Home Expat Blogs A Window into Lake Chapala’s Good Life

A Window into Lake Chapala’s Good Life

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Musicians at Lake Chapala, Mexico
Credit: Judy King

The Coronavirus pandemic has forced government to curtail all non-essential crowd gatherings, which will put a damper on all local celebrations this year, unfortunately. But for those of you who don’t call this slice of heaven home, I want to open a window into Lake Chapala’s good life, the life you will be able to enjoy post-pandemic.

Every month at Lake Chapala there seem to be celebrations, but the month of May is always loaded with many special celebrations that have everyone in a high-spirited mood. The celebrating kicks off with our youngsters on April 30 with Dia del Ninos (Day of the Children). Anyone residing close to a school cannot help but overhear the excitement, as staff and parents plan a variety of party games and treats for the children. The village administrators in each community then get into the act with early evening family-oriented activities on the town plaza.

May 1 is a national holiday in Mexico as we celebrate Dia del Trabajo (Labor Day), which honors all workers. Every village has a workers’ parade, sponsored by trade unions and the government, that concludes late morning on the plaza with plenty of food, drink and rousing music into the evening. As with most Mexican celebrations, it’s family-style.

Two days later on May 3, we celebrate Dia de la Santa Cruz (Day of the Holy Cross), popularly known here as Construction Workers’ Day. All construction projects are put on hold and construction workers traditionally erect a wooden or metal cross atop a current project they are working on. This symbol represents their desire for divine blessings upon their work and for their safety in the coming year. Often the households and businesses where construction projects are underway will sponsor a meal or party that day for members of the construction crew.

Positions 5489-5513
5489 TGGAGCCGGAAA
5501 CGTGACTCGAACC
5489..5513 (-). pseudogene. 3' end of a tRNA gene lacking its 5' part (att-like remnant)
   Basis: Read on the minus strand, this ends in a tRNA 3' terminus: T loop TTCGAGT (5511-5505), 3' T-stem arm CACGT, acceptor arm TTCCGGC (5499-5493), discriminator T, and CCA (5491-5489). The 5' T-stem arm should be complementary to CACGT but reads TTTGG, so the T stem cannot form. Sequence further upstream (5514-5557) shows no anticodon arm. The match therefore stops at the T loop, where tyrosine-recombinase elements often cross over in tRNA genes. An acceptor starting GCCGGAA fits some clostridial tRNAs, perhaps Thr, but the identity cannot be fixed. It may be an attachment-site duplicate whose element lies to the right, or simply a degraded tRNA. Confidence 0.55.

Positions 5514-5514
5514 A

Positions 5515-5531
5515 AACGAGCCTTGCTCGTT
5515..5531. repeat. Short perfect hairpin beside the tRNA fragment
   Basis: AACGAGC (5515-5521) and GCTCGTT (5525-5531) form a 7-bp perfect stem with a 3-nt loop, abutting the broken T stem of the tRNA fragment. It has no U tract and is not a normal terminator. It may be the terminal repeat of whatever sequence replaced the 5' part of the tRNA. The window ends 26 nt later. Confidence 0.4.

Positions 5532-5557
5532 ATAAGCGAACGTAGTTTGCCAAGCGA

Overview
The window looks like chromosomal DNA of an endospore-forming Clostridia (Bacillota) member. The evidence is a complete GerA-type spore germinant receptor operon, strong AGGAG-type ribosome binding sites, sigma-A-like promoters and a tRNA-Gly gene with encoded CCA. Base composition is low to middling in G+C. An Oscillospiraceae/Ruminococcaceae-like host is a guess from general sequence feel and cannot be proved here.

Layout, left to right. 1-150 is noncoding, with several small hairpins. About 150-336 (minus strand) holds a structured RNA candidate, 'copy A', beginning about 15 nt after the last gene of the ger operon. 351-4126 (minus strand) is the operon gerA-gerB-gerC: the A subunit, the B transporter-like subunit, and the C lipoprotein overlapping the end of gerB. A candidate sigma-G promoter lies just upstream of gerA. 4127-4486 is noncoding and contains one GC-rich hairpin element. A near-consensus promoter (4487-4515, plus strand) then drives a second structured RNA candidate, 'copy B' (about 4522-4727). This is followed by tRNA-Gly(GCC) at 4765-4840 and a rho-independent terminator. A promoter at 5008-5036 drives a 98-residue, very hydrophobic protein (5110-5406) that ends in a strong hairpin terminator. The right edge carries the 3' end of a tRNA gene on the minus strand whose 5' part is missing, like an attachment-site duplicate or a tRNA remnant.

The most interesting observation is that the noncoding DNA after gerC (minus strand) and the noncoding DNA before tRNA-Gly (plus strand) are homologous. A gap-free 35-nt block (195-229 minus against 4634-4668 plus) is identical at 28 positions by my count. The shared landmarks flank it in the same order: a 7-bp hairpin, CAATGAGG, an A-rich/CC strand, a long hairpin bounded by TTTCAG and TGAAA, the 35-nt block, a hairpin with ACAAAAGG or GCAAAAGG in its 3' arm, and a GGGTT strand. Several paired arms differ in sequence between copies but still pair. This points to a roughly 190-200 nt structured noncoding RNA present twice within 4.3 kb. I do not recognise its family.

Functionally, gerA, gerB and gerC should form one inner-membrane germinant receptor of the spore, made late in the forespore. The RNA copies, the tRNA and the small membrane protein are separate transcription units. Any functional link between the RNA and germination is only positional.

A Mexican holiday that is more popular with the expat community than local Mexicans, is Cinco de Mayo. Ask an expat newcomer about Cinco de Mayo and frequently you’ll hear it is celebrating Mexico’s independence. Mexican Independence Day is actually September 16. Cinco de Mayo recognizes the Battle of Puebla (Batalla de Puebla) when ragtag Mexican troops defeated the more highly-skilled and equipped invading French troops in the State of Puebla in 1863. Other than in Puebla, Cinco de Mayo is often downplayed in Mexico. At Lakeside, you will find Mexican restaurants and businesses promoting the day to host expat parties.

The old saying, “leave the best to last,” captures best the most important of May celebrations: Mother’s Day. North of the border we honor our ladies, mainly our mothers, on the second Sunday in May, but here in Mexico, Mother’s Day is always on May 10. For many expat wives and mothers at Lake Chapala, this offers, most years, two special days to celebrate. They frequently join with the Mexican ladies on May 10 to be honored and then remind their spouse and children that the Second Sunday of May is their traditional day. It is often jokingly commented that dads only have one day, the third Sunday of June, in their honor.

Mexico may be machismo, but come May it becomes very clear that our mothers, the ladies, are the “Queens” of Mexico. This year, May 10 falls on that second Sunday. For several weeks leading up to Mother’s Day, you will see vendors throughout the villages selling small gift suggestions. The retail outlets promote specialty gift displays, but frequently with our Mexican ladies a household gift or appliance is well appreciated. Roadside stands offering floral bouquets and boxes of candy spring up everywhere. Restaurants feature special menu selections or buffets on May 10 and often include live music entertainment with dinner. Often the dining table reflects several generations of ladies honored. In Mexico, family is always a top priority. Even in economically-challenged Mexican homes, daughters and sons plan a special day for the ladies. They put on aprons and take charge of the household chores. Perhaps unable to afford a large family gathering at a restaurant, the family prepares favorite dishes that abuelas (grandmas) and madres (moms) enjoy.

Lake Chapala is a wonderful place if you appreciate family and traditions to celebrate. This is just a sample tasting of May celebrations that reflect the Good Life at Lake Chapala.

Wishing each of you good health and a safe environment wherever you call home.

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